Are you bracing yourself for that family dinner or holiday party where you will be asked about the job you no longer have, baited into a political argument or receive free, unwanted advice?
Here are five conversation strategies that work very well in any context and can especially useful when you want to divert the conversation.
As you head into your seasonal event, think more about listening than talking.
All people want to feel heard and understood.
Get the other person talking about themselves, their life, their interests, and their challenges, and you can reroute any topics that you’d rather not discuss!
Some easy phrases that will go well with your natural curiosity:
“So then what happened?”
Your body language is equally if not more important.
At any moment you have the power to step into the conversation and shift it. It all happens with powerful questions.
For example: Instead of arguing back what you think about a topic, probe deeper into understanding what the other person thinks, and why. You can ask, “How did you form that opinion?”
Powerful questions invite a person to think about something further or to probe deeper.
They often start with “How?” or “Why?”
Or, you may just rather talk about something entirely different. Just ask a question like – “What is the best thing that happened to you in the last week?”
Or you can ask “What do you think about the new Star Wars movie?” or “Where is your favorite place to order a pastrami sandwich?”
“So you’re saying that they should have given you more time because…” You might feel a little like a parrot, but hearing back from the other person in the conversations lets the speaker know that you are listening and caring. That is all anyone really wants. Most of the time it gives them permission to keep talking.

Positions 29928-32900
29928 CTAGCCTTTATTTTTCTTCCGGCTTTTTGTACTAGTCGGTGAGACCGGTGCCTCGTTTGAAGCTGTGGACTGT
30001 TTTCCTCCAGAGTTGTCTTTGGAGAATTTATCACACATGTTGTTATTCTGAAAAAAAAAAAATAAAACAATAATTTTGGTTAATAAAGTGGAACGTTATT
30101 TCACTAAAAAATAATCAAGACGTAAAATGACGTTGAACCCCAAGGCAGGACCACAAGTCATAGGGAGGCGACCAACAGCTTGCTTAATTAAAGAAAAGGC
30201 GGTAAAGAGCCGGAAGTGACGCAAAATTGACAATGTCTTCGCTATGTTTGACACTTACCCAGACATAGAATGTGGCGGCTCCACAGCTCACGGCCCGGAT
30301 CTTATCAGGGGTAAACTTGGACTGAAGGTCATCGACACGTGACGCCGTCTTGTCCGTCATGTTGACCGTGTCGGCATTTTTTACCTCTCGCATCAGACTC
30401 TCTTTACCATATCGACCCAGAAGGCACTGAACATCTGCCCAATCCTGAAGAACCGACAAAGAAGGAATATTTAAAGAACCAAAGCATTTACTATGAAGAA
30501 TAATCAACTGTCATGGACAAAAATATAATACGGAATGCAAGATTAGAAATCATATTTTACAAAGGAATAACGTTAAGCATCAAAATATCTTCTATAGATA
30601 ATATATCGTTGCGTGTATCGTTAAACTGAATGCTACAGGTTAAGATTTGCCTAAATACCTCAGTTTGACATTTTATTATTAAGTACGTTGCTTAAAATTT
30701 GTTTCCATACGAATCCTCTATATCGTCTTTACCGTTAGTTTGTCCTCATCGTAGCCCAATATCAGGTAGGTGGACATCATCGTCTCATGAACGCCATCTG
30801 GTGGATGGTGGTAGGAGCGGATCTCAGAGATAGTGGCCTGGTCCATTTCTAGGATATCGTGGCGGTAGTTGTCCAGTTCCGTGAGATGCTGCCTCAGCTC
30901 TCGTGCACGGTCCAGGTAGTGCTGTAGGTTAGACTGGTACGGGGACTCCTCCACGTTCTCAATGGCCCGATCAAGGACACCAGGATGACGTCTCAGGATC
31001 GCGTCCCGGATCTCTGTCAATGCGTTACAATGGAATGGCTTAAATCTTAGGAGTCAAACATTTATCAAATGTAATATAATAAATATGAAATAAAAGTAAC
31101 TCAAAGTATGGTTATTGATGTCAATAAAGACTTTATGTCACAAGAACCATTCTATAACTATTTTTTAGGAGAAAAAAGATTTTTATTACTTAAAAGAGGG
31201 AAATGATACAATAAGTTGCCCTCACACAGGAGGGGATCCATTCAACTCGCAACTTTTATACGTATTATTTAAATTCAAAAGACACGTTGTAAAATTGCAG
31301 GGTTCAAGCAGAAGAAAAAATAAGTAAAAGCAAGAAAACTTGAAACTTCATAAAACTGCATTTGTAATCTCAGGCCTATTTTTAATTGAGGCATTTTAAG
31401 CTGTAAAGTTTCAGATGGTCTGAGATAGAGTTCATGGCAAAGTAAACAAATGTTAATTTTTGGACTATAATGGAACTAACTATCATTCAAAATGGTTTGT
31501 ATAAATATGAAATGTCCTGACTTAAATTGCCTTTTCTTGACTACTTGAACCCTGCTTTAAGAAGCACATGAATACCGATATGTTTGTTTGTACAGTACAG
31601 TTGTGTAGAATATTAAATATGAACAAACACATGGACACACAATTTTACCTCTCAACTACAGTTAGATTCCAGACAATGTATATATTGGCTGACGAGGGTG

Unless you are talking to a sociopath or psychopath you can find a glimmer of vulnerability and humanity in each person as they talk about their stories and their challenges.
Try this: if there was going to a movie made about the speaker, who would you cast in that role?
How would the audience empathize with that character?
What pain can you notice beneath the anger or negative energy?
Whether the suggestion above worked for you or not, you can use these words in a conversation: “That sounds really hard.”
So often when someone is telling us about the challenges they just want to be heard and understood.
They just want some empathy. And it’s almost always true.
If it isn’t then they want acknowledgment or affirmation in a different way: Like:
“That sounds awesome!”
“That sounds hopeful.”
People don’t want our advice, they don’t want our suggestions, or want us to fix anything. (Isn’t that why you are reading this article in the first place?)
They want someone to understand them. You may have an entirely different world view, but you can still acknowledge the pain of where they are within their own worldview.
Armed with these five strategies, you can deflect topics that you’d rather not discuss. When you are the one with the questions, you can steer the conversation in a new direction.
Let me know how it goes!